- Why work for something when you can trick somebody else into getting it for you? The conniver always tries to find the easy way, the fast track to success and wealth. Some people call him a thief, a swindler or less pleasant terms, but he knows that everybody in the world would do unto him if they if they could. He just dose it first, and better. Criminals, con artists, salespeople, urchins and entrepreneurs might be connivers.
- A curmudgeon is bitter and cynical, finding flaws in everything and seeing little humor in life. He is often fatalistic or pessimistic, and has very little esteem for others. To the curmudgeon, the glass is always half-full, though it may be damn near empty when other people are involved. Generation Xers are Curmudgeons.
- The deviant is a freak, ostracized from society by unique tastes that place her outside the mainstream. Deviants are not indolent rebels or shiftless "unrecognized geniuses"; rather, they are independent thinkers who don't quite fit in the status quo. Deviant archetypes often feel that the world stands against them, and as such reject traditional morality. Some have bizarre tastes, preferences and ideologies. Extremists, eccentric celebrities and strait out weirdoes are Deviant Archetypes.
- To the director, nothing is worse than chaos and disorder.
The director seeks to be in charge, adopting a "my way or the highway" attitude on matters of decision-making. The director is more concerned with bringing order out of strife, however, and need not be truly "in control" of a group to guide it. Coaches, teachers and many political figures exemplify the director archetype.
- The fanatic has a purpose, and that purpose consumes his existence. The fanatic pours himself into his cause; indeed, he may feel guilty for undertaking any objective that deviates from his higher goal. To the fanatic, the ends justifies the means - the cause is more important than those who serve it. Players who choose fanatic archetypes must select a cause for their character to further. Revolutionaries, zealots and sincere firebrands are all examples of fanatic archetypes.
- Gallants are the flamboyant souls, always seeking attention and the chance to be the brightest stars. gallants seek the company of others, if only to earn their adoration. Attention drives the gallant, and the chase is often as important as fulfilling that pursuit. Nothing excites a gallant so much as a new audience to woo and win. Performers, only children and those with low self-esteem are often gallant archetypes.
- The judge perpetually seeks to improve the system.
A judge takes pleasure in her rational nature and ability to draw the right conclusion when presented with facts. The judge respects justice, as it is the most efficient model of resolving issues. Judges while they pursue the "streamlining" of problems, are rarely visionary, as they prefer proven models to insight. Engineers, lawyers and doctors are often judge archetypes.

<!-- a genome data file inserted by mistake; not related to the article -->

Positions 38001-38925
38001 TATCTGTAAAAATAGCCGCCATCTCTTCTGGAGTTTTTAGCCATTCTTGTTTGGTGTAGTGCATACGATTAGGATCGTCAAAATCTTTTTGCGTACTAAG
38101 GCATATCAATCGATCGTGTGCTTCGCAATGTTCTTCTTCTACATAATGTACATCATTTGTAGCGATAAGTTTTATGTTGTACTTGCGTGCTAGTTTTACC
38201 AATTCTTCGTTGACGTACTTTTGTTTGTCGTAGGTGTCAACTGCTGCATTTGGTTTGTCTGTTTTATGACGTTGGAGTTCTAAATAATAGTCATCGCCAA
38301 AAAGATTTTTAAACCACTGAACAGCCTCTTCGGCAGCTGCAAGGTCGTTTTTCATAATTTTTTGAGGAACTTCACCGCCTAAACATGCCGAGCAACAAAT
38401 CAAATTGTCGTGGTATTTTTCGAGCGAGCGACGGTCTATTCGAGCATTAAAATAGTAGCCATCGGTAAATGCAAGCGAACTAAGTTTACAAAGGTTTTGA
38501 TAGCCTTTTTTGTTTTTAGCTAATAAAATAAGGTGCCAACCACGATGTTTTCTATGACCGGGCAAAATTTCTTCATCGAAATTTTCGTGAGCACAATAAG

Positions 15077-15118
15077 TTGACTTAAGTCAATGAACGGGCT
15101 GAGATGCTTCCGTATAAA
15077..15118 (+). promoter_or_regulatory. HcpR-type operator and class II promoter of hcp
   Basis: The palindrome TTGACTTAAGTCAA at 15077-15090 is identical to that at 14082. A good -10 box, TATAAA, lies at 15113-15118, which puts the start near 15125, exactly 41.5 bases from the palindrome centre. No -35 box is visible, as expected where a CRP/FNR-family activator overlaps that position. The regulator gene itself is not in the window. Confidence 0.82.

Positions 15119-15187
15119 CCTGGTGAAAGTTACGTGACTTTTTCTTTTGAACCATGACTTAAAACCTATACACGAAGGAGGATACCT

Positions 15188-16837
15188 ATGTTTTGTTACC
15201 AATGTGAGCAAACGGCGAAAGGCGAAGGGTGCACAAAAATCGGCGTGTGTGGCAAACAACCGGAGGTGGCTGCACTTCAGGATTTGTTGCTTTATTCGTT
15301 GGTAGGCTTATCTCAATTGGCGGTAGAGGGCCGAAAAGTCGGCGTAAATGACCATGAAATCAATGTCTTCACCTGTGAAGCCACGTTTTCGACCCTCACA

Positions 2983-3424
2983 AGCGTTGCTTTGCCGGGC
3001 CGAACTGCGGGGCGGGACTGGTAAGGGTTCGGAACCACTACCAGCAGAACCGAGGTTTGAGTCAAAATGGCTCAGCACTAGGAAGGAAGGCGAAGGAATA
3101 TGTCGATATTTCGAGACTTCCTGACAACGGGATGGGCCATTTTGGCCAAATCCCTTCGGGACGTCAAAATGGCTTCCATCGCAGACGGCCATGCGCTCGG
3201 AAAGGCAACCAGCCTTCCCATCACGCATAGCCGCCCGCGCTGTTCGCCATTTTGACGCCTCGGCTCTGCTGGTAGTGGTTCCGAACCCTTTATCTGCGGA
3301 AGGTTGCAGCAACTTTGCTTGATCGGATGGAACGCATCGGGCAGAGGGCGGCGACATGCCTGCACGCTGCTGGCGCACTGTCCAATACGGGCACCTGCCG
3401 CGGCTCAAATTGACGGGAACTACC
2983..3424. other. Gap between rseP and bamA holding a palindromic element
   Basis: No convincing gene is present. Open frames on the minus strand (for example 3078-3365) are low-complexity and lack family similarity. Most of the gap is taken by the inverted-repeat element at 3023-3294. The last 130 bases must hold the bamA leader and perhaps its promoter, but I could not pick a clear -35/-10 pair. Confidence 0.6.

- Even in a crowd, the loner sticks out, because he so obviously dose not belong. Others view loners as pariahs, remote and isolated, but in truth, the loner prefers his own company to that of others. For whatever reason, the loner simply disdains others, and this feeling is often reciprocated. Criminals, radicals, and free thinkers are all loner archetypes.
- The martyr suffers for his cause, enduring his trials out of the belief that his discomfort will ultimately improve others' lot. Some martyrs simply want the attention or sympathy their ordeals engender, while others are sincere in their cause, greeting their opposition with unfaltering faith in their own beliefs. Many inquisitors, staunch idealists and outcasts are martyr archetypes.
- The masochist exists to test his limits, to see how much pain he can tolerate before he collapses.
He gains satisfaction in humiliation, suffering, denial and even physical pain.
The masochist defines who he is by his capacity to feel discomfort - he rises each day only to greet a new pain.
Certain extreme athletes, urban tribalists and the clinically depressed exemplify the masochist archetype.
- The monster knows she is a creature of darkness and acts like it.
Evil and suffering are the monster's tools, and she uses them wherever she goes.
No villainy is below her; no hurt goes uninflected and no lie remains untold.
The monster dose not commit evil for its own sake, but rather as a means to understand what she has become.
- the pedagogue knows it all, and desperately wants to inform others.
Whether through a sense of purpose or a genuine desire to help others, the pedagogue makes sure his message is heard - at length if necessary.